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Facility Design Tips for Memory Care   11/20/17

In coordination with National Alzheimer’s Disease month, Bailey Freeman, our design professional, is sharing a few design and space planning tips that will help people with dementia.

People with dementia often have trouble making sense of the world around them. Therefore, the design of a care facility should support the functions and behavioral changes, promote safety, and encourage independence its residents. These can be addressed with proper wandering, wayfinding and sensory stimulation tactics.

Wandering
According to the Alzheimer’s Association, six in ten people with dementia wander. Frustration and confusion occur when those who wander reach dead ends. A strategy to reduce this frustration, with doors not intended for resident use, is to locate doors parallel to the hallway to decrease visibility rather than at the end of the hallway. Additionally, a racetrack floor plan can allow for wandering to happen in a controlled way.

Wayfinding
Another trend in designing memory care communities are themed wings.  This can be done through colors, local area themes, etc. which help trigger residents’ memory.  Once in the wings, "memory boxes" can be used to help trigger their memory so they don't have to remember a room number.  Another strategy is to make key destinations such as the dining room, bathroom, and living rooms easily visible.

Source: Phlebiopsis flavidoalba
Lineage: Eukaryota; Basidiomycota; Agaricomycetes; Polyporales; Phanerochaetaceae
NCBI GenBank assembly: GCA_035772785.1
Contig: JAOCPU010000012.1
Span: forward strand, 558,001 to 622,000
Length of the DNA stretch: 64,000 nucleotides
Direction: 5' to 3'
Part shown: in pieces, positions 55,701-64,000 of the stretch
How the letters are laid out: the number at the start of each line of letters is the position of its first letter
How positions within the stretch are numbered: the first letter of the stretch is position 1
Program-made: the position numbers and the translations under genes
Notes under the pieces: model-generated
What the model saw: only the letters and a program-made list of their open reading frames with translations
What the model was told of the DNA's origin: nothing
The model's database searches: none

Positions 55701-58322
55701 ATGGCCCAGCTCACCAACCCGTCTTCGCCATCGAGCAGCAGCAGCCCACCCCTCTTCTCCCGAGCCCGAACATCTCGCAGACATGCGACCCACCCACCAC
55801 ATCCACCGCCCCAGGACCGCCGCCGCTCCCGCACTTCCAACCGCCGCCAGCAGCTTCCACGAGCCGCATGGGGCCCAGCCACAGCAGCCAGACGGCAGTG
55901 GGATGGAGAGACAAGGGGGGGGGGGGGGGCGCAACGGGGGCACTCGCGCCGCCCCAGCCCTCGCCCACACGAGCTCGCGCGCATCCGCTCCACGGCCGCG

Sensory Stimulation
Sensory stimulation has been proven to reduce behavioral and psychological symptoms of dementia. Implementing acoustic and visual design elements to increase sensory stimulation has become a vital strategy of memory care design.

Acoustic Stimulation
Acoustic stimulation can have positive and negative effects on the residents.  Some strategies to eliminate negative stimuli are to remove PA systems, avoid playing music throughout the entire facility, and minimize noise from needed institutional support systems such as icemakers, carts, and pill-crushers by placing sound absorbing materials in these areas.

Sounds can be used as cues through the day to provide positive stimulation. For example, bird songs as residents are rising or hymns before meals. Music can also be used to trigger pleasant memories from residents to promote relaxation or give them the urge to dance.

Visual Stimulation
Like acoustic stimulation, visual stimulation has its ups and downs. “Eye tricks” need to be eliminated from the facility. One tactic is to reduce glare from windows and lights by using carpeting, low-gloss floor waxes, and sheer curtains. Providing clear variation between the floor and the wall colors can help residents differentiate surfaces. Bold, complex patterns can also confuse residents with dementia. When walls, furniture or floors have large designs on them, residents may think they are stains and try to clean them, pick at them or avoid them all together.